Thursday, January 31, 2008

We listen to your wishes

the writing game

The story I'm about to tell you is the time I was a Black Lab named Crow. It is really easy to do my job when I'm a dog. Well I think so. Some of the others complain that it is hard to heal, to grant wishes to the worthy, unless you can speak their language. I prefer being subtle, and having them think they made the change for themselves. That is the true sign of healing.

I strutted into the ignored yard of a family. The mom worked full time and had two high school kids. Julie was pretty swamped at work, and trying desperately to save for both her kids' college educations and her retirement. She longed to spend more time traveling and taking photographs. She loved to travel on her own since it meant she would meet new folks. Meeting new people brought her true joy.

Sarah was like her mom. Not quite as warm with strangers but really put herself on the line with the things she loved, especially sports. She was always named captain and everyone relied on her to be the ultimate team player. When I knew her she was 14 years old and still liked being the tom boy she had been as a young girl, although she longed for someone to talk to her about what it meant to become a woman. She was nervous, scared of it and Julie was too distracted to notice.

The one Julie did pay attention to was Andrew. He was a mystery to her. He was the oldest at 16 and kept that crazy, hyperactive energy of his 7 year old self. Julie kept rationalizing that each year he would calm down. He never did. He loved watching old science fiction movies on television and building models of World War II airplanes. He hated school and being with his peers.

The day I appeared, Sarah and Andrew were literally on the floor of the kitchen beating each other up. Sarah had a bloody nose and Andrew had a scratch on his cheek that would've made a cat cringe. I watched them from the kitchen window, having reached up my front paws into the planter full of dried dirt and even drier remnants of flowers. I always had a hard time getting used to the body I was in at the beginning. My last one had been a club kid in Wales in the 1990's. My favorite was as a turtle during the French Revolution. But after being in human form, I needed to remember the front appendages weren't hands.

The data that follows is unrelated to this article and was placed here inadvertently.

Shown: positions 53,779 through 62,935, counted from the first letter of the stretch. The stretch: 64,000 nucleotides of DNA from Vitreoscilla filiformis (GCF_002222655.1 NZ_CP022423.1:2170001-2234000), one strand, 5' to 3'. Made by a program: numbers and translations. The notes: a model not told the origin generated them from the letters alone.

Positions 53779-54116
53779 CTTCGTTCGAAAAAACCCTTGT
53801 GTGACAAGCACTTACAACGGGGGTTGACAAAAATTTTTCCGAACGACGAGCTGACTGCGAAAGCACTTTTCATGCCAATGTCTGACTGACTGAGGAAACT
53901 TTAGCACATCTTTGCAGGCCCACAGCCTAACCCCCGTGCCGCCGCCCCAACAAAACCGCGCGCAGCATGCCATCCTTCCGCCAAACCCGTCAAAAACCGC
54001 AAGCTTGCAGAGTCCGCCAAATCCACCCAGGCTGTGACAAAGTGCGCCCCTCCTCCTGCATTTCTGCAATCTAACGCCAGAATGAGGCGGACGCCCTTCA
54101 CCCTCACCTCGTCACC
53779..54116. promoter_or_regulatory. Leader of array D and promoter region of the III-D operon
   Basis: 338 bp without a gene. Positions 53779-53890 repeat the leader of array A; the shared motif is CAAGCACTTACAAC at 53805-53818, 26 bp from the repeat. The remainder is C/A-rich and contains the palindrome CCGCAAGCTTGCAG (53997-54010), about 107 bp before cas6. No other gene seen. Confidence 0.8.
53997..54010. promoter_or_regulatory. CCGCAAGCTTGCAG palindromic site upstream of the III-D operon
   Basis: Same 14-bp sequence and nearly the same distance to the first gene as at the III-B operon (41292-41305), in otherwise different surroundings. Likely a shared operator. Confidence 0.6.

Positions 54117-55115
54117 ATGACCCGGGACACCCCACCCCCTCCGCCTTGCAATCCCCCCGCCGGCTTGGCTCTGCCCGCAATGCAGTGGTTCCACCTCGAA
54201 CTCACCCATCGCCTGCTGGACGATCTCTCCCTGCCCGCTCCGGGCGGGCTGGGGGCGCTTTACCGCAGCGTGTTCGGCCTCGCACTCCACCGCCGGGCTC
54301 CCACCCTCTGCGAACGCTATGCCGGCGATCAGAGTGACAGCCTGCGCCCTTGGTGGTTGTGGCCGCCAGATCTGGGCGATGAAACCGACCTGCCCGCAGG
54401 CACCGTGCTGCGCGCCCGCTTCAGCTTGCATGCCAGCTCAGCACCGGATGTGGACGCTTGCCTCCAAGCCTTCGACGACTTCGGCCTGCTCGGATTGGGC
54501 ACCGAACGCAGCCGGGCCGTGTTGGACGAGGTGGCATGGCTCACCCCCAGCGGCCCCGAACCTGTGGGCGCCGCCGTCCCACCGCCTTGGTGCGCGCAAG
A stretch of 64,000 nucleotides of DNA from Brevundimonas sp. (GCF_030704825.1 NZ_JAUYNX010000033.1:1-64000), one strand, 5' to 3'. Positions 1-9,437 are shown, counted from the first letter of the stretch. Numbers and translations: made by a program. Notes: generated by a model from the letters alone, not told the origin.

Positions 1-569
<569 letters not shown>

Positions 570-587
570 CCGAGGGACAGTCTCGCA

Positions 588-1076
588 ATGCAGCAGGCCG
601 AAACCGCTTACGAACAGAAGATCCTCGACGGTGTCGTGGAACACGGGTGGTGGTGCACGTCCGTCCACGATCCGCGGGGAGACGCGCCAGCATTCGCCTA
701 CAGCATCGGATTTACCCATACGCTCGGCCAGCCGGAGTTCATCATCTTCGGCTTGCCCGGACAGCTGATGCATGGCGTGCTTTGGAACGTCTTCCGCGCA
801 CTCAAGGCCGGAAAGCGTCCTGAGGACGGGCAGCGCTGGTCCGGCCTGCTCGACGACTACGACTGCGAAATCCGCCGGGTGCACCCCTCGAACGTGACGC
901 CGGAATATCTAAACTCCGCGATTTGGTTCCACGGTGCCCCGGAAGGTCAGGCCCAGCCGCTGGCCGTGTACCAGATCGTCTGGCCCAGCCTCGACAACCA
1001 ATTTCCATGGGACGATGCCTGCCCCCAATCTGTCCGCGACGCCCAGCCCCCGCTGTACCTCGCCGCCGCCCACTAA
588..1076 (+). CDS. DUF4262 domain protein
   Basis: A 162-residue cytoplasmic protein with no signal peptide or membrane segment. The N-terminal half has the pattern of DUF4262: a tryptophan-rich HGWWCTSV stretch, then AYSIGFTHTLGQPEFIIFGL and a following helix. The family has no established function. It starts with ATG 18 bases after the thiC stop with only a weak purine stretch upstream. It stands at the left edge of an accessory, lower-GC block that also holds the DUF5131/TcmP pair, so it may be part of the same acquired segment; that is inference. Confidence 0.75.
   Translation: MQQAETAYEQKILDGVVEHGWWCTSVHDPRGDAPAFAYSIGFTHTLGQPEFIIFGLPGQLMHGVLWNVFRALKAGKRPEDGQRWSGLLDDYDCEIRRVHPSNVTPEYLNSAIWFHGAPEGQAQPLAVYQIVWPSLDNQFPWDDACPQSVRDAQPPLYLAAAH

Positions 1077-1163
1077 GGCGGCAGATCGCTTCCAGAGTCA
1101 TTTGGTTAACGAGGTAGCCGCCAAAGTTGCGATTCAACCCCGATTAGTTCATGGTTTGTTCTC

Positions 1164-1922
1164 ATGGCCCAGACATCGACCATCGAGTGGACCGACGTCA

They both stopped fighting and opened the door. I started licking her nose then went to his cheek. They forgot the fight and found me some chips. While stale potato chips weren't my idea of an ideal meal, that was all they had.

"We've got to get him real food" said Sarah.

"Mom won't go for this" said Andrew.

She got a look in her eye. "I bet she won't notice the dog for days. Let's not even ask."

So they pooled their money and Andrew ran down to the corner store to get dog food and a collar. They agreed that the unused rope for the clothing line would make an appropriate leash.

"I think her name is Crow" said Andrew after I ate a bowl of food and drank water.

There was a pause. Great, he thinks, another fight. His shoulders start to rise.

"I like it" his sister nodded.

My first task was complete. I had them united in a common effort. Taking care of me. And I hadn't used any magic.


***


It took Julie three days to notice me. And while I had calmed things down between Sarah and Andrew, there was still that simmering tension. Sarah made friends easily and Andrew wishes he could too. He feels his little sister has and gets everything. And Julie just didn't notice.

But she did notice when I needed to go for a walk. She told the kids to take me to the park across from the corner store. Sarah brought a ball to throw and Andrew had me on the leash. I did the pull really hard thing I've seen other dogs do. I kept forgetting the slobbering tongue part but I new at being a dog. I was going to be with this family for a while so I would have some time to get it all down.

We got to the park and Sarah saw one of her teammates with her golden retriever-poodle mix. Sitting on a bench was another girl Andrew recognized. Sarah ran off with her friend to kick a ball, leaving Andrew alone with a tennis ball, me and this really weird looking dog also wanting to play ball.